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Correct, I think 2007 is the year we will see it dive, in fact my guess is the last quarter.

I am basing my views on the fact that I am an old fool, seen many of these situations and I am married to the idea that a miracle economy cannot exist in anything other than the mind of a reckless chancellor determined to manipulate the markets in order to show he is hitting his predictions on both inflation and public borrowing.

My world is simple, we have a seven year cycle its been that way since time in memorial and it has not ever changed.

2000 would have seen a rise in interest rates, and a drop in house prices. I sold out in 2000 several properties on which I had made over 100% having purchased them in 1994/5

The only factor that stopped the crash, or recession in its tracks was September 11th and the alignment of the worlds money men and Governments determined to stave of a finanacial metldown for the US.

Remember Bush "Its your patriotic duty to release your savings, borrow money, and spend the US out of the doldrums" this philosophy was replicated across many continents and many nations in a determination to ensure the extremists did not win, the prize being the collapse of Western Banking Systems and Economic stability.

The interest rates have never recovered, nobody in their right mind is going to lend hard earnt savings for 2% returns less tax, and the Governments knew that. They spent the money thus driving up the econonomy, this remains the case to day with the rob peter to pay paul cascade of the housing market whereby capital gains from the top trickle down the system to be replaced with bigger and bigger mortgages for those on the lower rungs. The only reason they can continue is not economic success exhibited in the paypacket but on the affordability of money.

This will change, and its going to be a huge shock for those who are new to the real world of finance and economics.

Lets not forget that our trusted financial analysts in the treasury, and the private sector would have been wearing nappies and smelling of talcum powder during the last turndown. They have no concept of the 18% interest rate fiasco much of the population endured in an effort to pull the UK out of bankruptcy.

So.........going on a seven year cycle, and bearing in mind that unnatural methods were used in the form of giveaway interest rates to beat a turndown then 2007 has to be the year for the next one. There is no way that this government or any government can afford to keep borrowing to stave off recession and political meltdown. A change of leader might paste over the cracks, but the foundations are have subsided and only some serious underpinning in the form of high interest rates will return us all to economic sensibility.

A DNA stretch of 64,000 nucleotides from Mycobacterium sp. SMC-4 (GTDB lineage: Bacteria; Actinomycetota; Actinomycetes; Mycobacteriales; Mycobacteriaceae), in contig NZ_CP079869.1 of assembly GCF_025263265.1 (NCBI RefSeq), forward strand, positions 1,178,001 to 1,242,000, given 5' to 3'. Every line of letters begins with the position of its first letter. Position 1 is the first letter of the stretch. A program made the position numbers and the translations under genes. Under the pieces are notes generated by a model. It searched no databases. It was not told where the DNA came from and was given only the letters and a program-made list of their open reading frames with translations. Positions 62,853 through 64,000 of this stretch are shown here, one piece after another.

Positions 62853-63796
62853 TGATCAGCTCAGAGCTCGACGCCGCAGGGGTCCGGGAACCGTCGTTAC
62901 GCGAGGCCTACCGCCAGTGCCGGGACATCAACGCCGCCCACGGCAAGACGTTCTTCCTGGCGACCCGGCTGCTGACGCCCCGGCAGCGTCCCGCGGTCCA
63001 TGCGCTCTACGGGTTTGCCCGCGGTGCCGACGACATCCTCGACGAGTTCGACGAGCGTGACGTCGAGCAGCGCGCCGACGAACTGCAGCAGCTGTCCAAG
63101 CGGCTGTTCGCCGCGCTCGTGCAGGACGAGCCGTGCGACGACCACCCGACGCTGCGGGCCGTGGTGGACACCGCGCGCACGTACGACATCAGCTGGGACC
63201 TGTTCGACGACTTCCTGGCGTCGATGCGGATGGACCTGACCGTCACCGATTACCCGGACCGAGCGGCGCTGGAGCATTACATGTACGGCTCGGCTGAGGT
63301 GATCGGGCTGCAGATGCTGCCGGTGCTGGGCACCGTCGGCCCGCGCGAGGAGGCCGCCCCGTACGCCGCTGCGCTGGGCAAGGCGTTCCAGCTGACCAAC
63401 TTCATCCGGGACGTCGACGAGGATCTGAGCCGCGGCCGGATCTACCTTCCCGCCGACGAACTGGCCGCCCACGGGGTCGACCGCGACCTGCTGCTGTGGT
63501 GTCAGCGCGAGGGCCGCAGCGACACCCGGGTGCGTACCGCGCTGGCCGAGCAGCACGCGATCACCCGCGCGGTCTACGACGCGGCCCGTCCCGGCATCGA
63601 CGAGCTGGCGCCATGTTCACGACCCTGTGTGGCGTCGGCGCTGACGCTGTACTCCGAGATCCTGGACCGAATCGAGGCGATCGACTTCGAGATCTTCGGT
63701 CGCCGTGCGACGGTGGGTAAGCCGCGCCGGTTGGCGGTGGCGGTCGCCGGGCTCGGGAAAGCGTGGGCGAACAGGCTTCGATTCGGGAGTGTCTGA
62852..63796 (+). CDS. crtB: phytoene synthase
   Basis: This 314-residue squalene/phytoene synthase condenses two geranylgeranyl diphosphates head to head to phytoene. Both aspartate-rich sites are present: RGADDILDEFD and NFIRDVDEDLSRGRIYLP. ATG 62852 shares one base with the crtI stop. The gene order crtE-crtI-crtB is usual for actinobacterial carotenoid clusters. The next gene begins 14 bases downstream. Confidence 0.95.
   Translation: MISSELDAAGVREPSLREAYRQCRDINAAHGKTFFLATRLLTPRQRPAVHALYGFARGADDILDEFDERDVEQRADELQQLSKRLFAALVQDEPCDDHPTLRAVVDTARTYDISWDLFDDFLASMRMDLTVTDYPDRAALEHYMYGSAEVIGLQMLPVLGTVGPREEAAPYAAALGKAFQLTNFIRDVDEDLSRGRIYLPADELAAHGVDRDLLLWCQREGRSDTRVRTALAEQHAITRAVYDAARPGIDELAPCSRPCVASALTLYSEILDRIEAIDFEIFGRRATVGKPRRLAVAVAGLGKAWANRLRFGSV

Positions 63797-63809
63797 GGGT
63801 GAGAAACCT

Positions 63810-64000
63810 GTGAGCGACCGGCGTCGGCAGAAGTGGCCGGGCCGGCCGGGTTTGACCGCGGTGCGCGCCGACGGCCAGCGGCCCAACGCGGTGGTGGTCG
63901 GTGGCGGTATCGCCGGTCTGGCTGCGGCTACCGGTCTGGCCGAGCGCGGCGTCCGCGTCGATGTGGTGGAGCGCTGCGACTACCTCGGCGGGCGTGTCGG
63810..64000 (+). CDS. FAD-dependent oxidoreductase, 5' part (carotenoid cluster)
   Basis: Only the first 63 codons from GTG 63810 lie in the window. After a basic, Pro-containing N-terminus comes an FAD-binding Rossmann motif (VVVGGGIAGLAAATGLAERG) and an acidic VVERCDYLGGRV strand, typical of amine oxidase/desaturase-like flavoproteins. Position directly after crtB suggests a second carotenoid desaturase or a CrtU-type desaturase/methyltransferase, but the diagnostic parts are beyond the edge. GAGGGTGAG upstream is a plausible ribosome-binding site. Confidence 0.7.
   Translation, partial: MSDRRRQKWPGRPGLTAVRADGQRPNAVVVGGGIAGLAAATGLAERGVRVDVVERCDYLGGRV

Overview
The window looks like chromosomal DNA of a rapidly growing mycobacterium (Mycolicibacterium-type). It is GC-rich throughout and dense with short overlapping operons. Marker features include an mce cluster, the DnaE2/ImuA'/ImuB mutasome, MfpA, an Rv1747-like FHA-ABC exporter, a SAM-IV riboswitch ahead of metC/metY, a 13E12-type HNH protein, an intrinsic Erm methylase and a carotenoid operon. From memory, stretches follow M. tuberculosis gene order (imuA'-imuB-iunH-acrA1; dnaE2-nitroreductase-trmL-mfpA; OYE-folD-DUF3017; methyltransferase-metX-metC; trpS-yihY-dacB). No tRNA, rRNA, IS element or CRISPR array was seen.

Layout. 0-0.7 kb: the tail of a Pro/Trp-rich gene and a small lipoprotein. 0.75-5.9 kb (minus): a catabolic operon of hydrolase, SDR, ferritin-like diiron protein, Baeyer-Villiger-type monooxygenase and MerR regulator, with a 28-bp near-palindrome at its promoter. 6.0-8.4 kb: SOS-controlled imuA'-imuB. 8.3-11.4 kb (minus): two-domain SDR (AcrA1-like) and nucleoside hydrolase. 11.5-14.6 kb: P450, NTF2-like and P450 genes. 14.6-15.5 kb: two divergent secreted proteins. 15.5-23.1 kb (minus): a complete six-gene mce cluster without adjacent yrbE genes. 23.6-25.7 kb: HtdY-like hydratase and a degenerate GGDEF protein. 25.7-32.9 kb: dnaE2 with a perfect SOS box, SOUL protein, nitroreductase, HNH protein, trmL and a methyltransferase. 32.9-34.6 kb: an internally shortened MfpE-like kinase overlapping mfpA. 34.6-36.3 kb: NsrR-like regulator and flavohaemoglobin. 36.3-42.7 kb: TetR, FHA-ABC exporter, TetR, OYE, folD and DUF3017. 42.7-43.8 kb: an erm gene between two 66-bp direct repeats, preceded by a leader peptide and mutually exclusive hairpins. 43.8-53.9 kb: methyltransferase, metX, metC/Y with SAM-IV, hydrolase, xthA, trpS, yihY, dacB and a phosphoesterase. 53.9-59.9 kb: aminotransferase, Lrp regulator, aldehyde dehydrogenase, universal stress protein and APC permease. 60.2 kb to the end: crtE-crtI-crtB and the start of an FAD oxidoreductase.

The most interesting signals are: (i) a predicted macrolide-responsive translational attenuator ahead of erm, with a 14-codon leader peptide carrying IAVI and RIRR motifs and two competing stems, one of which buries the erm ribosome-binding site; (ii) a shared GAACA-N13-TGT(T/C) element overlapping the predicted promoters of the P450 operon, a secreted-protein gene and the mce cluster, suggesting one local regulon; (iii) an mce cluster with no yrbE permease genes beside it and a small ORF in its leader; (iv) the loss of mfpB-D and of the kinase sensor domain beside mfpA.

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The value of (please insert from list) your home, stocks, shares, other investments, can go down as well as up.

Nope, these could be the biggest fools, they could lose more and quicker.

See them for what they are, very over leveraged gamblers betting in numerous asset classes on the hope shares will rise so they can get their dream bonuses.

The higher the stakes the more you can lose

These continual derogatory remarks about the more bullish investors arent helpful IMO.

My point is that many of these people are making SO MUCH money in various markets that even if property did crash there is a conderable number who wouldnt be affected in the doomsday scenario predicated by many here. I'm sure there are plenty of cowboys but you are seriously underestimating a ) how much armoury many investors have thanks to gains in the markets and b ) that a lot of these people have quite shrewd exit stragies if things do go pear shaped.

I'd like to believe a mega crash will happen next year but the reality I am hearing from contempories in London is of great vats of money being sucked up by some wily yound men and women.

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I'd like to believe a mega crash will happen next year but the reality I am hearing from contempories in London is of great vats of money being sucked up by some wily yound men and women.

Just to add to the above and to add to the point of the original post, I hav a close relative who is an estate agent

The day before the Daily Mail was published, they told me how the market here in Surrey has really picked up in the last few months. That is fact - not anecdotal

However they also added "After being pretty dead for the last 18 months"

I don't recall that being said at dinner parties 6,12,18 months ago

The point being they, like many VI's have been talking up the market for a long time when they KNOW its been on a downward trend

Many of us on HPC also knew that, but the wider general population did not, likes to VI stuff like the above

The point being, you can only talk up a market for so long, sooner or later the fundamentals catch up and in this case the fundamentals are quite simple

UK house prices are too f**king expensive

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  • 335 Brexit, House prices and Summer 2020

    1. 1. Including the effects Brexit, where do you think average UK house prices will be relative to now in June 2020?


      • down 5% +
      • down 2.5%
      • Even
      • up 2.5%
      • up 5%